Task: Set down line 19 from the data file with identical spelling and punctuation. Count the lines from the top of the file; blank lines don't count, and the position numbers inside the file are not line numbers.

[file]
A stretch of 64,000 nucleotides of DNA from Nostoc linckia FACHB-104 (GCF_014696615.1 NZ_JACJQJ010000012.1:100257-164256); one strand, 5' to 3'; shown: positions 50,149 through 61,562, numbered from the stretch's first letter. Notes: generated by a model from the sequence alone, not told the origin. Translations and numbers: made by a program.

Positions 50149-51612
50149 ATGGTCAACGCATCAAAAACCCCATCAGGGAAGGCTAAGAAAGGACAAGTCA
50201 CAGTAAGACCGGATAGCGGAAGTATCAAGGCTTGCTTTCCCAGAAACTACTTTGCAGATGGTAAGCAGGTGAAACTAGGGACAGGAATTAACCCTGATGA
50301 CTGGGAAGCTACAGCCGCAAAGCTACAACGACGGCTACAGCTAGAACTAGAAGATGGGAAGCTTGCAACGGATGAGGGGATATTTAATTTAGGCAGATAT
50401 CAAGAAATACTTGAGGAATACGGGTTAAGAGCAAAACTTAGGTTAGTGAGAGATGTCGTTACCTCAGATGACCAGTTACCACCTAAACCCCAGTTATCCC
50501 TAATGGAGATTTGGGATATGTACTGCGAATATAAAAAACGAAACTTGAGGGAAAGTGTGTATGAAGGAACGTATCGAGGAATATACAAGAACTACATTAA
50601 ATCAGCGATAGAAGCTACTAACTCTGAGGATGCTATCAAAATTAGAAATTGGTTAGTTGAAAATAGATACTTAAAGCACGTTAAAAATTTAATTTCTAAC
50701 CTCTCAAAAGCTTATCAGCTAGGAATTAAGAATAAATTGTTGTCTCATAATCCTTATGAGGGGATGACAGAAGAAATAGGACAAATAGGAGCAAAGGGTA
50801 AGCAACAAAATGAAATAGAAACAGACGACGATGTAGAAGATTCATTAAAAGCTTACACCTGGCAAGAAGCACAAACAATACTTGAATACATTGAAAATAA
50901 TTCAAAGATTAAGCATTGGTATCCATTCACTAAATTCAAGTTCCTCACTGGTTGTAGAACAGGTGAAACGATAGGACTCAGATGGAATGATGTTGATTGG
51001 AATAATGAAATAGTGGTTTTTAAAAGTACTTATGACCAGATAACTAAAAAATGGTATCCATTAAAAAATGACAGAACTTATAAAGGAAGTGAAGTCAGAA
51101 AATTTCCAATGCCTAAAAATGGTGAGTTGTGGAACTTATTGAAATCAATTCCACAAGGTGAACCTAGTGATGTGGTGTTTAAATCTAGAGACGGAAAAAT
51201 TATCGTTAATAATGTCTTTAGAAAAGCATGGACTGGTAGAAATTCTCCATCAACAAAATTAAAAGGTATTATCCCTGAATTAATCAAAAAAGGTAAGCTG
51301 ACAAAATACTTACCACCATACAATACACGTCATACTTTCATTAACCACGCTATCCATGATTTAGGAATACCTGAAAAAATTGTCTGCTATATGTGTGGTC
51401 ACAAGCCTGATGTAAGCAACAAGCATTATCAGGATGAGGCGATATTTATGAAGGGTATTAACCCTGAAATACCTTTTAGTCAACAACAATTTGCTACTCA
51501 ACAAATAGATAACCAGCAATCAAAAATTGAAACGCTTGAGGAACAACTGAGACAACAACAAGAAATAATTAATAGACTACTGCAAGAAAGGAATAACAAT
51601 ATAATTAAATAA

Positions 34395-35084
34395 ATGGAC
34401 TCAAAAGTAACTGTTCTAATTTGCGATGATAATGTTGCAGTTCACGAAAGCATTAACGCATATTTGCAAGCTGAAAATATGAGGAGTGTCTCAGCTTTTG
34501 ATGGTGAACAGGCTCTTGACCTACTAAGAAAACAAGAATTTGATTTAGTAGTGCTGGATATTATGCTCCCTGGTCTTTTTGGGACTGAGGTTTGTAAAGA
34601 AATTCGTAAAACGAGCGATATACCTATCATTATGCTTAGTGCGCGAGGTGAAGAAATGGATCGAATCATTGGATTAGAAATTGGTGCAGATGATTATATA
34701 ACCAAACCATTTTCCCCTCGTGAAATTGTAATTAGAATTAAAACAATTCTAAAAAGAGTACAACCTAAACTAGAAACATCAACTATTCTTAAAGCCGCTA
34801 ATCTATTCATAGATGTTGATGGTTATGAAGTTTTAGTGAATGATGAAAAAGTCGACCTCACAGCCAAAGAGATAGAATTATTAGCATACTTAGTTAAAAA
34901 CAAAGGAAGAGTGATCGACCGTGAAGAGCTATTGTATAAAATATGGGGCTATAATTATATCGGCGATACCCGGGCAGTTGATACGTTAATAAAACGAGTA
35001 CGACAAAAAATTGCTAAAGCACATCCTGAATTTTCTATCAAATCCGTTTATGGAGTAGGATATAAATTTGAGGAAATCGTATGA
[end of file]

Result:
Positions 34395-35084